Hyperion

by

This was one of those books I have been monitoring on my wishlist for some time, but it never quite convinced me enough to take the plunge.

Having had a few more recommendations added to the scales, I finally relented.

Set in the 29th Century, it follows a group of pilgrims making their way to the Time Tombs to meet a creature called the Shrike. They’re located on a world called Hyperion. The Shrike kills without warning but can also bestow gifts, and it has developed a cult following.

The book is often described as a sci-fi version of the The Canterbury Tales, with each pilgrim laying out their own story as to why they ended up on the journey.

Many of these are interesting and each character is well drawn. There are some intriguing ideas too, quite a few in fact, that I haven’t come across in other stories, which is always nice when you have read as many books as I have.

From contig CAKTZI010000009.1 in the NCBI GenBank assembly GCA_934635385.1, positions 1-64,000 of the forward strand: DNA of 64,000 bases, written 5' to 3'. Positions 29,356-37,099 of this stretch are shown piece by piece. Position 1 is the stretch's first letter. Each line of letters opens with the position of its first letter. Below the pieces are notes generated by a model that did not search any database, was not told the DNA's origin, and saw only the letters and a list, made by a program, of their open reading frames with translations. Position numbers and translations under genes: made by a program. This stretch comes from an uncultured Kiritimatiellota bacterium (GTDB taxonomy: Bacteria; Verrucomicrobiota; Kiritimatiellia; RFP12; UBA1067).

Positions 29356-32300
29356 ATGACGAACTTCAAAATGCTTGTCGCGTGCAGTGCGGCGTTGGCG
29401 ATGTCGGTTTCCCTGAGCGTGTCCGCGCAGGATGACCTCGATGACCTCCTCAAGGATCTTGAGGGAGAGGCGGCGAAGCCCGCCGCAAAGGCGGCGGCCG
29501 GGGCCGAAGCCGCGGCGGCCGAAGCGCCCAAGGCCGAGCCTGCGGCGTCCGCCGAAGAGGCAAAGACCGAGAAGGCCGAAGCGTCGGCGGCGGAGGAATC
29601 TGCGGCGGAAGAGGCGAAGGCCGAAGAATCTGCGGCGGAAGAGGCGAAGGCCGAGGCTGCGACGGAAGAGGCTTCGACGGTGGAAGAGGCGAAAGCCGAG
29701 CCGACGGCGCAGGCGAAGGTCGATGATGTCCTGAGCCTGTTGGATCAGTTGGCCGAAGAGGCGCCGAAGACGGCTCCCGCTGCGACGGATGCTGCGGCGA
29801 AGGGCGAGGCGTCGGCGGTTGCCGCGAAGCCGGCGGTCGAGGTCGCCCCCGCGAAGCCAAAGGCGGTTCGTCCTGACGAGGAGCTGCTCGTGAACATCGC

That said, it was long, meandering, and the inidividual stories vary in quality. I didn’t find any of the characters particularly engaging and the story ends before you get to the most interesting part (it would seem).

The various narrators of the audio version (there are several) do a good job of bringing unique voices to each character.

So, yes, a well-written book that is full of unique ideas, but not something to pick up for a quick dip.

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Reviewed: 18th August 2020